Brain hijacking is the application of principles from fields including neuroscience, behavioral psychology and sociology to develop compulsive elements for consumer technologies.
Developers created the term as a reference to the way those compelling mechanisms capture the users' attention and overcome their conscious intention. The effort is intended to make these technologies more addictive to the users so that they spend more time with them, which results in more profit for designers, content owners and marketers. Brain hijacking efforts typically focus on user interfaces, software, mobile apps, social media, games and marketing content.
Here are some methods designed to hijack user attention:
Autoplay videos, such as those on YouTube and Netflix keep a steady flow of videos so that the user who set out to watch a single video or episode finds themselves sitting through several in a row.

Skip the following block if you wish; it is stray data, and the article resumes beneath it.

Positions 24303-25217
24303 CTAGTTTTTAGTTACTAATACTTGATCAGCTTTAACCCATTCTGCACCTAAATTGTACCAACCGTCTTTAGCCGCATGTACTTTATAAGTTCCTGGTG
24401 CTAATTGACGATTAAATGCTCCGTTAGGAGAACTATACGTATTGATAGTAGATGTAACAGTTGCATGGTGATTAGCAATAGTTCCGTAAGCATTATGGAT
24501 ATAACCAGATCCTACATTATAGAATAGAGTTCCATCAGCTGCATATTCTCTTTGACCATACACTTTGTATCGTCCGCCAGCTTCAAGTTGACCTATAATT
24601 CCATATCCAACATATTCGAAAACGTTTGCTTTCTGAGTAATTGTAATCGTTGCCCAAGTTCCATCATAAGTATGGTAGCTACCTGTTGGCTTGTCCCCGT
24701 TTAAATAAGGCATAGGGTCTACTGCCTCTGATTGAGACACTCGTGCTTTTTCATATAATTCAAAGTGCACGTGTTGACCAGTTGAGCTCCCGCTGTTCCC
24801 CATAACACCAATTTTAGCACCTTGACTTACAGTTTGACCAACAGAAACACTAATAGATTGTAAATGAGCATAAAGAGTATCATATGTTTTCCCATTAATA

Facebook uses algorithms to tailor techniques to the individual, for example identifying when a teenager might be likely to feel insecure and in need of a confidence boost.
On Snapchat, a feature called Snapstreaks encourages near-constant communication.
"Likes" for posts on social media sites can be delayed for delivery when it has been determined that the user is likely to leave the site or app, in the attempt to make them stay longer.
The intermittent delivery of rewards is a tactic borrowed from operant conditioning, where researchers discovered that giving rewards at irregular intervals was the most effective reinforcement schedule.